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Worse language in films?

  Tags: Swearing | Film
 Language Learning Forum : Music, Movies, TV & Radio Post Reply
16 messages over 2 pages: 1
sctroyenne
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 Message 9 of 16
07 February 2014 at 7:32pm | IP Logged 
In the US, TV series on pay channels like HBO and Showtime, as well as now Netflix,
have become really popular and they really play up the grittier content they're able to
air including "saltier" language to differentiate themselves from regular network and
basic cable TV. Some basic cable channels have also been pushing the envelope as far as
they can to compete whereas most other channels will still censor themselves to various
degrees to avoid trouble with the FCC. The coveted demographic is males ages 18-49 so a
lot of channels (even the Food Network) have been gearing their programming to appeal
to them, which I imagine is one of the main reasons shows have been getting grittier.
They may not be secret meth kingpins but they like to fantasize about how they would
survive in that kind of world. TV series are "growing up" which puts more pressure on
films to follow suit and one of the clear distinctions of a grown up series/movie
(aside from lots of sex, violence, and drugs) is a lot of swearing.

I also notice that a lot of college-age/just out of college people who spend time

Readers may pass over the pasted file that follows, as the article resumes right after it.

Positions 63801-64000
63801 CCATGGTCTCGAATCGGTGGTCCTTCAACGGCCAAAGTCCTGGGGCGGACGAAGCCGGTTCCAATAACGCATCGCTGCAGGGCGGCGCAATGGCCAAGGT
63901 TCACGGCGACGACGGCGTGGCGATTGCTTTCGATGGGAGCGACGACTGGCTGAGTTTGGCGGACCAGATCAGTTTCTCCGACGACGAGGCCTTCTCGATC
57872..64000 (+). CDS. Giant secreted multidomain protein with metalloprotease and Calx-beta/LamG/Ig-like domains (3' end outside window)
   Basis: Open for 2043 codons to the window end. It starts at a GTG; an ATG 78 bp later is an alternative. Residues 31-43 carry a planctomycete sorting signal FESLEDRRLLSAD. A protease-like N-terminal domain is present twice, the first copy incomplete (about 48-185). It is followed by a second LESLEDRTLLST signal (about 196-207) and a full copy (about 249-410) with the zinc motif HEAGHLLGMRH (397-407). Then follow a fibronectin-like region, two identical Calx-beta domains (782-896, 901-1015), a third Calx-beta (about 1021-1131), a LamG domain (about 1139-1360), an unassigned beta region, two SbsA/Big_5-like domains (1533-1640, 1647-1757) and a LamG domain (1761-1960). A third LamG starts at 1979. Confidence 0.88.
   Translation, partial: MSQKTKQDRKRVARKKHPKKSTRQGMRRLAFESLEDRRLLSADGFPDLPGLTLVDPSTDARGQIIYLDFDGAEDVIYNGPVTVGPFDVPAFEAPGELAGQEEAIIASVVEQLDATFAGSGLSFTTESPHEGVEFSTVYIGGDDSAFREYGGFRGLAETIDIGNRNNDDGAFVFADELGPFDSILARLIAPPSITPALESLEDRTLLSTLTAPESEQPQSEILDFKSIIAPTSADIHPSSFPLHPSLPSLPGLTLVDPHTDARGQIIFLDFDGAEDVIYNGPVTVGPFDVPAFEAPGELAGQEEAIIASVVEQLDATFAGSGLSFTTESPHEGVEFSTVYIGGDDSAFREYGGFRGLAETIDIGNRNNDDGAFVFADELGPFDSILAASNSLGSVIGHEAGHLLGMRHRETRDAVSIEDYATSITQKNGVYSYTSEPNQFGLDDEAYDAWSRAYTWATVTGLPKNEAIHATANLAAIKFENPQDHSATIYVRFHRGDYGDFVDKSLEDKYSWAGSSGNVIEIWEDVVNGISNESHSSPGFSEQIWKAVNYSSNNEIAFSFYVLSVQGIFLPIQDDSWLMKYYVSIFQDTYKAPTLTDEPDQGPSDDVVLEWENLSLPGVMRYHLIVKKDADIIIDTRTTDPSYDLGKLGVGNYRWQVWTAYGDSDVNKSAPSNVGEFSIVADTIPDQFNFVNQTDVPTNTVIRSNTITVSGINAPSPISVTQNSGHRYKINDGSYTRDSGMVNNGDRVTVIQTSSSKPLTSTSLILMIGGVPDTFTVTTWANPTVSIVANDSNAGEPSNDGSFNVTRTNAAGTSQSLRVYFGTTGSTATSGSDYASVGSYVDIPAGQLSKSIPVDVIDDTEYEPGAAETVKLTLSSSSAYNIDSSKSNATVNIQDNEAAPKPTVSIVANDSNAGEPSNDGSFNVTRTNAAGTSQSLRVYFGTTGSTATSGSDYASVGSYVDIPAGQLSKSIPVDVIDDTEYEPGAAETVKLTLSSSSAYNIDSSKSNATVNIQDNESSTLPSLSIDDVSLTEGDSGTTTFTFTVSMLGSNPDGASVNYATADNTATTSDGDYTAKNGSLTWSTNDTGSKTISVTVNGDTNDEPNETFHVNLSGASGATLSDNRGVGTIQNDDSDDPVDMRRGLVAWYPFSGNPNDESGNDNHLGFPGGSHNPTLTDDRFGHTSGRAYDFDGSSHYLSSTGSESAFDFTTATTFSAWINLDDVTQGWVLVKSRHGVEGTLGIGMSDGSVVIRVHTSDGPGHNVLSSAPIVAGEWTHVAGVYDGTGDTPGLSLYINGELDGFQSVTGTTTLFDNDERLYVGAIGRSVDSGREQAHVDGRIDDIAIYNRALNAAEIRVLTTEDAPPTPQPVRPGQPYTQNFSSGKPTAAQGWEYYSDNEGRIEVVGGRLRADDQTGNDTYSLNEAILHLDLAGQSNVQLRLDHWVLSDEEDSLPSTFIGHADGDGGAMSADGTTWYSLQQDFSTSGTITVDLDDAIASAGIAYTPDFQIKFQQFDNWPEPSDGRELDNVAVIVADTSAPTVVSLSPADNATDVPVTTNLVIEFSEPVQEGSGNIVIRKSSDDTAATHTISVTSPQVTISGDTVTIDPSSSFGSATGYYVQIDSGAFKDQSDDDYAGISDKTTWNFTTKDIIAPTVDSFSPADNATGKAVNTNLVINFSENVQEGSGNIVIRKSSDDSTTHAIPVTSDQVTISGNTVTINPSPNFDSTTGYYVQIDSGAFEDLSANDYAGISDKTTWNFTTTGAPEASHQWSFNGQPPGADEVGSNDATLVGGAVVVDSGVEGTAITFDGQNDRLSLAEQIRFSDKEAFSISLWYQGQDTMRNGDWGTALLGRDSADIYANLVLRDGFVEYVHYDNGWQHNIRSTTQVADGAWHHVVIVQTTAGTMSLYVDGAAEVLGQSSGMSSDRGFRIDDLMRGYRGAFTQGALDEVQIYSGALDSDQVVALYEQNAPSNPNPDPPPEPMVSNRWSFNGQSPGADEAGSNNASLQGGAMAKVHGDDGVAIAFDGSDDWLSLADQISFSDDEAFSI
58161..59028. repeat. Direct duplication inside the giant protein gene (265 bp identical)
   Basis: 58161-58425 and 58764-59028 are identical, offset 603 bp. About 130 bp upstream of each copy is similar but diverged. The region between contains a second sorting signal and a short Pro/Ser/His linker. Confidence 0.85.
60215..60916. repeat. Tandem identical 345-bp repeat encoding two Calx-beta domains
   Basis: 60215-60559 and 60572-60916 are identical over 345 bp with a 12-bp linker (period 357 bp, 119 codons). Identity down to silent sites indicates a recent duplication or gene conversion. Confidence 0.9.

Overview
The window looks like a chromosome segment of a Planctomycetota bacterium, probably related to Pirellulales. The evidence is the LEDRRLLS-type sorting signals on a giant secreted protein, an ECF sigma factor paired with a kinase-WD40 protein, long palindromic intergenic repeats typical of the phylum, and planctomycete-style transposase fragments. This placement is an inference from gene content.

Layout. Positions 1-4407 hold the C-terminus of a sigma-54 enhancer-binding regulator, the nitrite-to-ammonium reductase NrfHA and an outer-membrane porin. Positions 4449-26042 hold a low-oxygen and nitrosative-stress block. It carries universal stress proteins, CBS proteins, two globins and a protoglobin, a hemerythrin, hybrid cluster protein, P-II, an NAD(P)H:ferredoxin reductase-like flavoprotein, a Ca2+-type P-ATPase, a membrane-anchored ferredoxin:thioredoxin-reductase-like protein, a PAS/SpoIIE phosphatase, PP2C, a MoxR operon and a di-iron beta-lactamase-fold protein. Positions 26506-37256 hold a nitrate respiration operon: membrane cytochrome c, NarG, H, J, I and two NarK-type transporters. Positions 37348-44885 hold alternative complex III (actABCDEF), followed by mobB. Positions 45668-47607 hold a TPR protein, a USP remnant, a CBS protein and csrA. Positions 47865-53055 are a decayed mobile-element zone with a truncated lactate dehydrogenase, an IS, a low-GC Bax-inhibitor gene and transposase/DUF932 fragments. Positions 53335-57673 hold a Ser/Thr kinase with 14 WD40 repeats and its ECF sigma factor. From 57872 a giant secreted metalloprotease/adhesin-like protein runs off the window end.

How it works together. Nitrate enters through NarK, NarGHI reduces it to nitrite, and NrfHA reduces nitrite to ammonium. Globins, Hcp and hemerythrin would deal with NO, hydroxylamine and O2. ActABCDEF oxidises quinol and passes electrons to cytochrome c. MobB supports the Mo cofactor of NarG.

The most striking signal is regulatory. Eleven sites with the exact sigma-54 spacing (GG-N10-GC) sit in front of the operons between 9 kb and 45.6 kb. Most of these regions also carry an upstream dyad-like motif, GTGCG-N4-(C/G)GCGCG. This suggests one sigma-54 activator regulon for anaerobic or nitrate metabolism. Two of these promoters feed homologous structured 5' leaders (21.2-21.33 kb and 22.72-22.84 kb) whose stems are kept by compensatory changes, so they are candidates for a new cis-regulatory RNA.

abroad risk picking up a lot of language from their peers that wouldn't be accepted
outside that circle without the filter that natives would have learned to use. Though I
think native speakers at that age are also starting to lose their filter when it comes
to obscene language/content as their private and public lives blur with social media
and all that.
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shk00design
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 Message 10 of 16
07 February 2014 at 11:08pm | IP Logged 
The films from Hong Kong are mostly police and Asian crime related. The Western audience get a small portion of
these featuring well-known local actors such as Jackie Chan in "Rush Hour" 1-3 & Chow Yun Fat in "Replacement
Killers". When you watch these films in English done with Hollywood collaboration the dialog doesn't sound too
bad. But the ones done in Hong Kong in Cantonese you hear swear words and slangs all over by actors who play
police officers, criminal gangs and low-income people. The kind of language an educated person wouldn't use in
public. Reading the English subtitles of a Jackie Chan film in Cantonese from Hong Kong doesn't give you the